My last living grandparent died a year ago, on August 28, 2015. My father’s mother.
Constance Jacqueline Bouchard Erickson. We called her “Grammy”. She was 83. I don’t have a happy memory to share, really.
I last saw my Grammy when I was about eight or nine years old. I don’t remember much except the smell of cigarettes and particular sensations, like the feeling of the upholstery of her couch and the way her voice touched my ears.
She and my mother disliked each other tremendously. From everything I’ve been told, they had two major things in common: they had the same birthday (November 27th) and they couldn’t stand each other.
Though I’m a fairly agnostic atheist now, I was raised neo-pagan. My mother is a Druid High Priestess, my father a Wiccan priest. Several people have asked me to write about my experiences being raised this way — sometimes I consider it. In the meantime, here’s a snippet. Continue reading The Winter Solstice→
The drop of a dubstep song and the scent of tequila: Las Vegas. A place where they pump extra oxygen into the casinos and clubs to keep you wide awake and dissipate the scent of cigarettes. I called it “home” for less than two years, but sometimes I feel I lived two decades inside them.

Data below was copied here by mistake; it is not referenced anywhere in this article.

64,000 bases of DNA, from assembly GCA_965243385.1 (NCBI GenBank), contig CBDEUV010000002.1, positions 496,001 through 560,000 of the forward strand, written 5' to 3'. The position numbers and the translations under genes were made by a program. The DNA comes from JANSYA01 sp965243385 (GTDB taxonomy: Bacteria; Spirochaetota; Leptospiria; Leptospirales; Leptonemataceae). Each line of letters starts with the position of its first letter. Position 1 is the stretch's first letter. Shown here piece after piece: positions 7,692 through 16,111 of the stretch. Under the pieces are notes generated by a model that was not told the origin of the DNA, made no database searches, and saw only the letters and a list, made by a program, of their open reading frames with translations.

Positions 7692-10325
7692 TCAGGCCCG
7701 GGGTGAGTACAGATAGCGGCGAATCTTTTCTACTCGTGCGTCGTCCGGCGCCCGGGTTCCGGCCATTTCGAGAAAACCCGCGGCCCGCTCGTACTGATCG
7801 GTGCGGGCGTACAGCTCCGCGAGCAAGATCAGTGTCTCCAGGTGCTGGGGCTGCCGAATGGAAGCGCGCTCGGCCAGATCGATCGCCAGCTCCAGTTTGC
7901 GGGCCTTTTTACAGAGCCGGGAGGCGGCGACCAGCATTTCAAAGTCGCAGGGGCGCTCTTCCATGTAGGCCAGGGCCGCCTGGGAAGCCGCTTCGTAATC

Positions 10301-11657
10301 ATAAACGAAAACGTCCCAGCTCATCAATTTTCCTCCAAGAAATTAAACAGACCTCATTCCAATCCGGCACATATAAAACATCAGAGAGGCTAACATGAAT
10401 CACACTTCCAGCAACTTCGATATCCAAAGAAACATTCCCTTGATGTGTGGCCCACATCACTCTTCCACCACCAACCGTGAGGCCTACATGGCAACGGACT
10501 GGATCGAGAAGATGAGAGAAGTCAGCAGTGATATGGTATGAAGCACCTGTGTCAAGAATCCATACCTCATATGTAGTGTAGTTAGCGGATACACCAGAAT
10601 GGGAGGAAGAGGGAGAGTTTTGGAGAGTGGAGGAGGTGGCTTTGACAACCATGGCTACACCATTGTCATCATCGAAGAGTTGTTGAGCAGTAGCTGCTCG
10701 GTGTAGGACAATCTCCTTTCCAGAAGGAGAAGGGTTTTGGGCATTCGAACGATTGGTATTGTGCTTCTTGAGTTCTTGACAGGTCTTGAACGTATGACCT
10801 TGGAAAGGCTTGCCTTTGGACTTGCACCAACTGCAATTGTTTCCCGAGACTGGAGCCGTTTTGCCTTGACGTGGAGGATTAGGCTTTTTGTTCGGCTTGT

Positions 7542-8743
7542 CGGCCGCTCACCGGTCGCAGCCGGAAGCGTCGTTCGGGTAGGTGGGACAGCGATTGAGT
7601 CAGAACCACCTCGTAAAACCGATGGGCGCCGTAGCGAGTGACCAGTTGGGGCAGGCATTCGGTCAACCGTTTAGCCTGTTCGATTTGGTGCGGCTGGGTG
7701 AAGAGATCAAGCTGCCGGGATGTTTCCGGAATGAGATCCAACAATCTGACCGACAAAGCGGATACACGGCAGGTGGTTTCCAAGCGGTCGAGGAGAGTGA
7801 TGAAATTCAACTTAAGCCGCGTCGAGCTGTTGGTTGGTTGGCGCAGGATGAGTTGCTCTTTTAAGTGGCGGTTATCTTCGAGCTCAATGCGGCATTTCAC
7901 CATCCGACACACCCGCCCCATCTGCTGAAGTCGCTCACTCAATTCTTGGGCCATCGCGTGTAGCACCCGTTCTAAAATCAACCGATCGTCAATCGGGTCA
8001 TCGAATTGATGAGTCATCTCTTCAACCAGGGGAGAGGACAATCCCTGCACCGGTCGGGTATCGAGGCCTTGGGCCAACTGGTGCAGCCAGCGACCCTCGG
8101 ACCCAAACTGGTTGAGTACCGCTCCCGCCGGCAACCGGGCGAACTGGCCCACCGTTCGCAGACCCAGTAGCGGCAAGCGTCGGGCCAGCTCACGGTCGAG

I like to believe that my life in Las Vegas made me a better person. It taught me so much about human interaction, the highs and the lows of life, and how you never know exactly what somebody else’s personal struggles are, no matter how perfect their makeup or how thick their wallet is. Living and working in Las Vegas was a study of the human condition – and how I can make someone’s day or night tremendously improved by my influence. Continue reading Right Place, Right Time→
I have a lot of passions, some of which I advocate very strongly for. I think we all have things we care tremendously about, whether it is a way of life, or religion, politics or a particular hobby.
I hate to call myself an activist, I feel like it’s not the appropriate term for me, despite my level of political involvement. I would call myself a political writer, but I think I already explained in another post how I feel more like an “interpreter”. Mostly, I just live the life I wish to have – trying to be a positive example of the things I invest my time in. Continue reading See Me→
Many years ago, a woman named Eileen sat on her front porch and looked over the chain-link fence at my strange family and our friends, all dancing around a Beltaine Maypole in a nice suburban neighborhood of Manchester, New Hampshire.
Despite our peculiar activities, I suspect it was the smell of delicious food on the grill that finally convinced her to wander over and inquire as to the reason for our celebration. She got a bit of an education on Druidism that afternoon, and made fast friends with our group.
Eileen became a frequent visitor to our home, a close friend of my mother’s, and even the emergency babysitter if my family needed someone to watch me. She was the perfect example of a good neighbor. She and Mum both loved flowers, and the space between our yards became gardens in the spring & summer of irises, lilies and roses. Continue reading Count It All Joy→